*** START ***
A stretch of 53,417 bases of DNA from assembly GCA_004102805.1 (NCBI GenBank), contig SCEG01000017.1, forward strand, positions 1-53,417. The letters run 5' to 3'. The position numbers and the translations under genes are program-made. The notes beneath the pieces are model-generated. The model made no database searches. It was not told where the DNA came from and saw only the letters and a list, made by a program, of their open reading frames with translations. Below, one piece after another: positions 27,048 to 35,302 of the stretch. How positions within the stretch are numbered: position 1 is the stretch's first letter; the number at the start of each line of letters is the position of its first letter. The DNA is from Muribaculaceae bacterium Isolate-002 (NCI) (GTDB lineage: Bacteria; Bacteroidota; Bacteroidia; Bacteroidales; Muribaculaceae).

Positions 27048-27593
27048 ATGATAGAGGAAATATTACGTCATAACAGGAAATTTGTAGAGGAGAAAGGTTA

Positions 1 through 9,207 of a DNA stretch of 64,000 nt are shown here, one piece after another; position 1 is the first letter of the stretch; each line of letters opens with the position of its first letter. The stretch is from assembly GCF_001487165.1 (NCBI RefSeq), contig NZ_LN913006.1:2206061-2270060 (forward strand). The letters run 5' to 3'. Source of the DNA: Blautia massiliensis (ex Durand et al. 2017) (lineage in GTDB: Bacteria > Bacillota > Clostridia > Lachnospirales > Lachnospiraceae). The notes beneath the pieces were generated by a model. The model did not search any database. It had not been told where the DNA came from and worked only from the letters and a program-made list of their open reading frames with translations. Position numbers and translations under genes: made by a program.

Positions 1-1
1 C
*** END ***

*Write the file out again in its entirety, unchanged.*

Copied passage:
A stretch of 53,417 bases of DNA from assembly GCA_004102805.1 (NCBI GenBank), contig SCEG01000017.1, forward strand, positions 1-53,417. The letters run 5' to 3'. The position numbers and the translations under genes are program-made. The notes beneath the pieces are model-generated. The model made no database searches. It was not told where the DNA came from and saw only the letters and a list, made by a program, of their open reading frames with translations. Below, one piece after another: positions 27,048 to 35,302 of the stretch. How positions within the stretch are numbered: position 1 is the stretch's first letter; the number at the start of each line of letters is the position of its first letter. The DNA is from Muribaculaceae bacterium Isolate-002 (NCI) (GTDB lineage: Bacteria; Bacteroidota; Bacteroidia; Bacteroidales; Muribaculaceae).

Positions 27048-27593
27048 ATGATAGAGGAAATATTACGTCATAACAGGAAATTTGTAGAGGAGAAAGGTTA

Positions 1 through 9,207 of a DNA stretch of 64,000 nt are shown here, one piece after another; position 1 is the first letter of the stretch; each line of letters opens with the position of its first letter. The stretch is from assembly GCF_001487165.1 (NCBI RefSeq), contig NZ_LN913006.1:2206061-2270060 (forward strand). The letters run 5' to 3'. Source of the DNA: Blautia massiliensis (ex Durand et al. 2017) (lineage in GTDB: Bacteria > Bacillota > Clostridia > Lachnospirales > Lachnospiraceae). The notes beneath the pieces were generated by a model. The model did not search any database. It had not been told where the DNA came from and worked only from the letters and a program-made list of their open reading frames with translations. Position numbers and translations under genes: made by a program.

Positions 1-1
1 C